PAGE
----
Boston Fed report: COVID-19 economic crisis continues to hurt working mothers the most
Women with school-aged children have been slower to regain employment or return to the labor force
Studies of the economic fallout from the COVID-19 pandemic show that women have experienced more job losses than men and more departures from the labor force. As a result, the gender gaps in employment and labor force participation that existed before the pandemic have grown even larger. Research also finds that the crisis has been particularly harmful to working women with school-aged children, because in most cases they have borne the child care burden following school closures.
A new report from the Federal Reserve Bank of Boston examines more recent data and supports these findings, which distinguish the pandemic from previous economic crises, when employment fell more for men than women. The report concludes that reopening schools likely will play a pivotal role in narrowing the gender gaps that have widened over the past year.
The report, “COVID-19 and the Labor Market Outcomes for Prime-Aged Women,” notes that the employment and labor force participation levels are still well below their pre-pandemic levels for both genders. It finds that the preexisting labor force gaps between prime-aged (25 to 54) men and women grew early in the pandemic and have remained widened primarily because women with school-aged children who lost or left their jobs have regained employment or returned to work at a lower rate than men. (See figure.)
“While the widened gender gap for women without children started to close after the summer months, the larger gap for mothers persists,” writes the report’s author, Boston Fed senior economist and policy advisor María J. Luengo-Prado. “The safe reopening of in-person K–12 education is critical for this group of women to regain employment as the economy recovers.”
Before the pandemic, the gender gap in prime-age employment – measured by comparing the employment-to-population ratios for men and women in the 25–54 age group – was about 11 percentage points (86% for men and 75% for women). The gender gap in labor force participation was about 12 percentage points. As of February 2021, each of those gaps had grown roughly 2 percentage points, and, according to the Boston Fed report, most of that growth can be attributed to the widening of the gaps between men and women who have school-age children in their households. Those gender gaps were 19 percentage points (employment) and 19.5 percentage points (in the labor force) before the pandemic.
The Boston Fed report uses data from the Current Population Survey, a monthly survey conducted by the U.S. Census Bureau for the Bureau of Labor Statistics that samples about 60,000 U.S. households. The report focuses on respondents aged 25 to 54 and uses data collected through February 2021. It uses regression analysis that controls for individual characteristics and enables a study of the outcomes for comparable men and women.
The report finds that by July 2020 the employment gap between men and women with children in their households had widened by 2.7 percentage points, while the gap between men and women without children had grown by only 1.3 percentage points. By February 2021, the gender gap in employment for women without children had returned to its pre-pandemic size, but the gap in employment for women with children was still 2.2 percentage points larger than it was a year earlier, before the start of the pandemic.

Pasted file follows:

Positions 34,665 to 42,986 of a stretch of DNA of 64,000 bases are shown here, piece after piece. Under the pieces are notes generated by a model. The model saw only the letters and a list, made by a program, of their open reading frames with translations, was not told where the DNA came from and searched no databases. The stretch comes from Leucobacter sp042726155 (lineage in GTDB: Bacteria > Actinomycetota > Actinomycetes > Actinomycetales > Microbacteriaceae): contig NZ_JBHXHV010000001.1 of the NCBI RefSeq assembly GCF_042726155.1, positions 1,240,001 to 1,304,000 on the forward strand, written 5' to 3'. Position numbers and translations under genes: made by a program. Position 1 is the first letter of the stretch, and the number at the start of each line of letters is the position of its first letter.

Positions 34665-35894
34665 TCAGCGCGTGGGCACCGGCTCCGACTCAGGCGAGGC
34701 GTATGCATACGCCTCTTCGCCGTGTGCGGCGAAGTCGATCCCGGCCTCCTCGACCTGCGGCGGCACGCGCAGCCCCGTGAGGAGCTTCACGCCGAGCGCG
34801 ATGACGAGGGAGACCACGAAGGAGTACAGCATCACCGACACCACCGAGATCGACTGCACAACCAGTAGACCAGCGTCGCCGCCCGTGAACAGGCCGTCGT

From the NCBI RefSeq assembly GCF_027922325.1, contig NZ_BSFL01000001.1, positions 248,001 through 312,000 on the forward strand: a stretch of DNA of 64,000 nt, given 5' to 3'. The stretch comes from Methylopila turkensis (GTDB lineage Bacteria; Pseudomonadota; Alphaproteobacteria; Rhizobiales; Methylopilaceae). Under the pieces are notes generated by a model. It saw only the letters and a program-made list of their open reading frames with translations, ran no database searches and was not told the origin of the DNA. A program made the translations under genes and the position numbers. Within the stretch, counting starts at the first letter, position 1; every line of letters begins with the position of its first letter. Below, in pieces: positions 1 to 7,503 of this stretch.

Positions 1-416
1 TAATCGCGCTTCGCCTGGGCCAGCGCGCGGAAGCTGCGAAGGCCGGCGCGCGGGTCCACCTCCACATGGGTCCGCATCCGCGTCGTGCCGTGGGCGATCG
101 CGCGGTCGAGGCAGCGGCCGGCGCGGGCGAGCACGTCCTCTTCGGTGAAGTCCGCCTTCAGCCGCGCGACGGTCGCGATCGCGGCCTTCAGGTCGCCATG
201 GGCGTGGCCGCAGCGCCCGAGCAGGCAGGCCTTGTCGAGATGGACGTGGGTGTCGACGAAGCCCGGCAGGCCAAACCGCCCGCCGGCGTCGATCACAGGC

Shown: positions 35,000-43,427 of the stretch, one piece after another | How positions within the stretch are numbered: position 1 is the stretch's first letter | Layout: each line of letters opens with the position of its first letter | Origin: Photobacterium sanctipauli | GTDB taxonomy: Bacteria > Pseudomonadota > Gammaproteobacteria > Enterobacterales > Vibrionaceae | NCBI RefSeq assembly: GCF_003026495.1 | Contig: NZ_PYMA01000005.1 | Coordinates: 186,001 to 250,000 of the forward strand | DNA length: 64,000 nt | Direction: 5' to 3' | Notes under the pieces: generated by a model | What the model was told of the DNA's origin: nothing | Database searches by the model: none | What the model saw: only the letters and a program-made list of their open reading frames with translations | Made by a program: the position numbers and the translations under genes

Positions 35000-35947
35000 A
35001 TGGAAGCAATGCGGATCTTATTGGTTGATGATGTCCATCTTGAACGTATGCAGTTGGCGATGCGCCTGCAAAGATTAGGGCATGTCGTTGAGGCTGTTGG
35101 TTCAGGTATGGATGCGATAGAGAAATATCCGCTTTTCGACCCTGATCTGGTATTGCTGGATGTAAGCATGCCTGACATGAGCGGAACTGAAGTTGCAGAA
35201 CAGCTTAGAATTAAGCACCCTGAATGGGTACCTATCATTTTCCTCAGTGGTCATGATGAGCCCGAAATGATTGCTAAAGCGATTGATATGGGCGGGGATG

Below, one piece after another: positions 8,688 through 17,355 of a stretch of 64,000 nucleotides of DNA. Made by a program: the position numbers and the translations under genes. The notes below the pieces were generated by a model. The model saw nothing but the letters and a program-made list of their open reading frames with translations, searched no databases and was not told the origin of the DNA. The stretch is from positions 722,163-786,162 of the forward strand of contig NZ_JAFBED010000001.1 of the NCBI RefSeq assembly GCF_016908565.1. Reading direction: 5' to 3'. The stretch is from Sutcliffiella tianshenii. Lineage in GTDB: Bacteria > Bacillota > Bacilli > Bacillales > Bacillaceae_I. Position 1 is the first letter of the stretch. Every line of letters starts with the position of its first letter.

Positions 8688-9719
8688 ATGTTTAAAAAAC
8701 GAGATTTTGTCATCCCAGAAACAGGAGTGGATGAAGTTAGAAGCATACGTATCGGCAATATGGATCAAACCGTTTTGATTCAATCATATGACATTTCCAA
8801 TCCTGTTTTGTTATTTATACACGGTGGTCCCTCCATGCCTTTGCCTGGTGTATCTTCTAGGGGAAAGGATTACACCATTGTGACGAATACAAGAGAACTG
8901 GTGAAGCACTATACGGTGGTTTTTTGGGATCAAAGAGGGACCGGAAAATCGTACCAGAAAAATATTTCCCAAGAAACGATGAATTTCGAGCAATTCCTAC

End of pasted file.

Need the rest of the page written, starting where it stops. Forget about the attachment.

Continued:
Early in the pandemic, the gender gap in employment grew in part because women were disproportionately represented in occupations hit hardest by the pandemic – those that could not be performed remotely and in which workers were in close contact with each other or customers. A disproportionate number of women also were employed in occupations that initially suffered large job losses but have recovered strongly since the end of the summer. According to the report, the return of the latter jobs likely accounts for the narrowing of the employment gap between women and men who don’t have children in their households.
School closings seem to have had an equal effect on the employment of women and men without children, which suggests that other state-level restrictions that accompanied the school closures had a more general effect on employment. However, the closures had a significantly stronger effect on the employment of women with children versus men with children. “Occupation differences help account for the widening of the gender gap in employment of childless individuals in the early part of the pandemic,” Luengo-Prado writes, “but school closings are more important for explaining the later gap.”
The author finds no evidence that women without children left the labor force at higher rates than comparable men without children, but the gender gap in labor force participation was approximately 2.1 percentage points greater in February 2021 than in February 2020. “Regarding labor force participation,” Luengo-Prado writes, “the widening of the gender gap is driven by women with children, and school closings likely account for this result.”
Read the full report.
María J. Luengo-Prado is a senior economist and policy advisor in the Federal Reserve Bank of Boston Research Department.
If you are a member of the media and have questions about this work or would like to connect with Luengo-Prado, please contact Boston Fed Lead Communications Strategist, Treacy Reynolds, Treacy.Reynolds@bos.frb.org.